One major expenditure when you is usually food. If you want to save on your food costs, don’t feel as if you have to eat at a sleazy restaurant to save a buck. Head instead to an area about a university where often a fine lower-priced restaurants. Go to a site such as yelp.com to check out any options in the neighborhood. Sometimes you can even eat at the university itself. In Vienna, for example, there are subsidized student canteens (called mensen) that are open to everyone, not just students.
It always makes sense to know the rate of exchange at your destination before you leave home. If nothing else, it will help you make sure that you’re not being ripped off for the taxi ride once you arrive at your destination. It will also help you know how much to withdraw at an ATM since you’re only asked the amount you want in foreign currency, not in dollars.
91) Know How to Pay
The best way to pay for anything when you’re in a foreign country is either by cash (but don’t buy the local currency at the airport) or by credit card. Just ensure that you have a card with a chip in it and which doesn’t charge you foreign transaction fees. And always pay the credit card charge in the local currency; otherwise you’ll be given a terrible exchange rate.
When you’re heading overseas or anywhere, it never hurts to tell your bank where you will be traveling. Failure to do so can at times trigger a fraud alert, and your credit card may be blocked. Some cards allow you to do this online, with others you may have to telephone them.
93) Look For Senior Discounts
Just about all of the larger companies in the travel industry offer discounts to seniors. You can easily find them by Googling “discount for seniors” along with the name of the company you are interested in using. For starters, go to the website More With Less Today, which has a list of travel discounts for seniors.
94) Avoid Checked-Bag Fees
The best way to avoid checked-bag fees is not to check bags and only travel with a carry-on. If you find that impossible, perhaps you are better off flying Southwest Airlines, which still doesn’t charge luggage fees to its customers.
95) It’s Not For Everyone But…
This isn’t something that appeals to everyone, but you can have your car make money for you while you’re out of town. The company Flight Car.com now operates in several major cities and provides you with free airport parking while they rent your car out to another traveler while you’re gone. You’ll be paid between $.05 and $.20 per mile that it’s driven. (Update: FlightCar.com has gone out of business)
While some countries require you to have a minimum of three months validity remaining on your passport, there are others that require six months validity, especially in Asia. If you are nearing that six-month limit, it would be well worth your while to apply for a new passport or you may be denied boarding at the airport or cruise terminal.
97) Sign Up For Price Alerts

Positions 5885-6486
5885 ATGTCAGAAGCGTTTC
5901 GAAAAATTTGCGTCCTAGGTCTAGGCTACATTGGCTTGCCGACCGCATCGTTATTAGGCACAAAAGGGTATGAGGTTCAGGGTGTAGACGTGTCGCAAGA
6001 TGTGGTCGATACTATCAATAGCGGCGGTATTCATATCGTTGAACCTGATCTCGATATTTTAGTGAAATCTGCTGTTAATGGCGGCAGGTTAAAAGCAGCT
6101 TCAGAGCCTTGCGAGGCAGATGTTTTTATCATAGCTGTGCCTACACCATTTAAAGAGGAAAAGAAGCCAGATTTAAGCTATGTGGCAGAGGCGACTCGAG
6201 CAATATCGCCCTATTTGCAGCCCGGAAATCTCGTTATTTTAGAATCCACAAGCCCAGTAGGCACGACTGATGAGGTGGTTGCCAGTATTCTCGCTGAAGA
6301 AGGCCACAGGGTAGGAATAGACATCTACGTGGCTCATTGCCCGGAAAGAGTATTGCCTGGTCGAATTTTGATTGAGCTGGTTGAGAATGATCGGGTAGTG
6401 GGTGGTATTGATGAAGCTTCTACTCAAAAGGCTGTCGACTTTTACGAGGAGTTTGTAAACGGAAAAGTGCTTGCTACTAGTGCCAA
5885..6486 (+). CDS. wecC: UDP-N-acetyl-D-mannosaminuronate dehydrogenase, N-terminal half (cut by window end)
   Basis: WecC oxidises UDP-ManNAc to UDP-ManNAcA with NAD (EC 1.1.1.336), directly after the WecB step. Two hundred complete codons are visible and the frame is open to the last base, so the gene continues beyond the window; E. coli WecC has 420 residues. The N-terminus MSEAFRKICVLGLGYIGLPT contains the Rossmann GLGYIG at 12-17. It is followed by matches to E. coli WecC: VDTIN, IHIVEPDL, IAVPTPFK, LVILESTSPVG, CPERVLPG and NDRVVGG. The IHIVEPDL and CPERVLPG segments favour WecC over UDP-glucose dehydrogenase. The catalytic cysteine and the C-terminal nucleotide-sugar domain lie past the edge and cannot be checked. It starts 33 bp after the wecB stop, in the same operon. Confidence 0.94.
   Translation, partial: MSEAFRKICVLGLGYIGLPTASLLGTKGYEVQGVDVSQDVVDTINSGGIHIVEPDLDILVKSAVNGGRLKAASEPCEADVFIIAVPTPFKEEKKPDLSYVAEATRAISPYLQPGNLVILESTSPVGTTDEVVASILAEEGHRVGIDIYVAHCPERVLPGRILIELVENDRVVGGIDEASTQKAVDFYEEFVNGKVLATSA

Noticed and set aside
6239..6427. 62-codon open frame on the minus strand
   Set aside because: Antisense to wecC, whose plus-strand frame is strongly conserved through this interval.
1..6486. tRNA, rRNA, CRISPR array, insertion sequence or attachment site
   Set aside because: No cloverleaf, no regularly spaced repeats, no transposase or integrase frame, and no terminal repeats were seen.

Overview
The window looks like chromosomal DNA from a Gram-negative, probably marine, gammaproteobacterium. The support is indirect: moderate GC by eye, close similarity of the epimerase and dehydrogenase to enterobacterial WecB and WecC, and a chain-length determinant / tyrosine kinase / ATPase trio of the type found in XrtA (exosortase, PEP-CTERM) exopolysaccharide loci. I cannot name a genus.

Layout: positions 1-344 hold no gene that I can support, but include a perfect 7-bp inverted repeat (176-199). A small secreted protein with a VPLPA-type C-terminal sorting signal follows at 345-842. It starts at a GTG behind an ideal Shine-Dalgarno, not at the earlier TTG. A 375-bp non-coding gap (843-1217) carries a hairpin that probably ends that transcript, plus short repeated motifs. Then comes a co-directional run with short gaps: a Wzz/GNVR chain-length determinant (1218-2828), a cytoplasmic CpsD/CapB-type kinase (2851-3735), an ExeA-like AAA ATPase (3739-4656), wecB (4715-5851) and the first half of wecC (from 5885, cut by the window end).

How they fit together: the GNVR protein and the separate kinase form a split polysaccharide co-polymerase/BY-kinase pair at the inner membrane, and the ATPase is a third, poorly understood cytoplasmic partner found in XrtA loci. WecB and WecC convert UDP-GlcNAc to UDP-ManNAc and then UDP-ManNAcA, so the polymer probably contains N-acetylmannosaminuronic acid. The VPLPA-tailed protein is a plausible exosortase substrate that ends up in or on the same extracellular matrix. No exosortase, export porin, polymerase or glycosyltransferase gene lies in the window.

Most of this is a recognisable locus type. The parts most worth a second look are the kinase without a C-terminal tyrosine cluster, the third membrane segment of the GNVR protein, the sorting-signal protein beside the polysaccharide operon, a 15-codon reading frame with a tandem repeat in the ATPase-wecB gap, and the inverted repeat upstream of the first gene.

If your budget conscious he can be helpful to sign up for price alerts at sites such as Travelocity and Expedia, Kayak and Airfare Watchdog. All will email you with updates of fares. Several airlines will also notify you of special affairs, especially last-minute deals.
98) Do Your Visa Homework
Many countries require visas for travelers. Some of them are fairly simple, only requiring payment of a fee online or at the airport when you arrive (be aware, however, that many times this visa fee must be paid in cash only). Other visas are more onerous and can be more costly and difficult to purchase. See our resource I Need a Visa to Go There? for a review of some of these visas so that you’re prepared well in advance of your travels.
99) Plan Your Travel Wisely
Fuel surcharges have become de rigueur on international flights. In some destinations, especially London, the charges are quite steep. You can often save yourself quite a bit of money by either arriving or departing from another European city and then taking the train to/from the British capital.
100) How Much to Tip
It can sometimes be exasperating trying to figure out how much to tip in a foreign country – and sometimes costly. It’s always good to know the tipping etiquette of any country you’ll be visiting. Here’s a tipping guide from Condé Nast Traveler that sheds some light on the subject.
If you’re flying internationally, compensation for an airline losing your luggage is pitiful, a bit over $9 per pound. (It’s a lot more in United States where airlines are required to provide up to $3400 in coverage for each passenger.) So if you have expensive clothing or are bringing home some valuables you purchased overseas it’s often worthwhile to purchase excess valuation from the airline. Cost and coverage vary so check with the airline ahead of time.
102) Decline the Rental-Car Upgrade Offer
It’s always nice to have someone offer you a bit extra for the same price, such as an upgrade to a larger model when you rent a car. If you’re watching your budget, don’t accept the offer since you’ll likely be using more gas on a larger rental.
Read the rest of the series: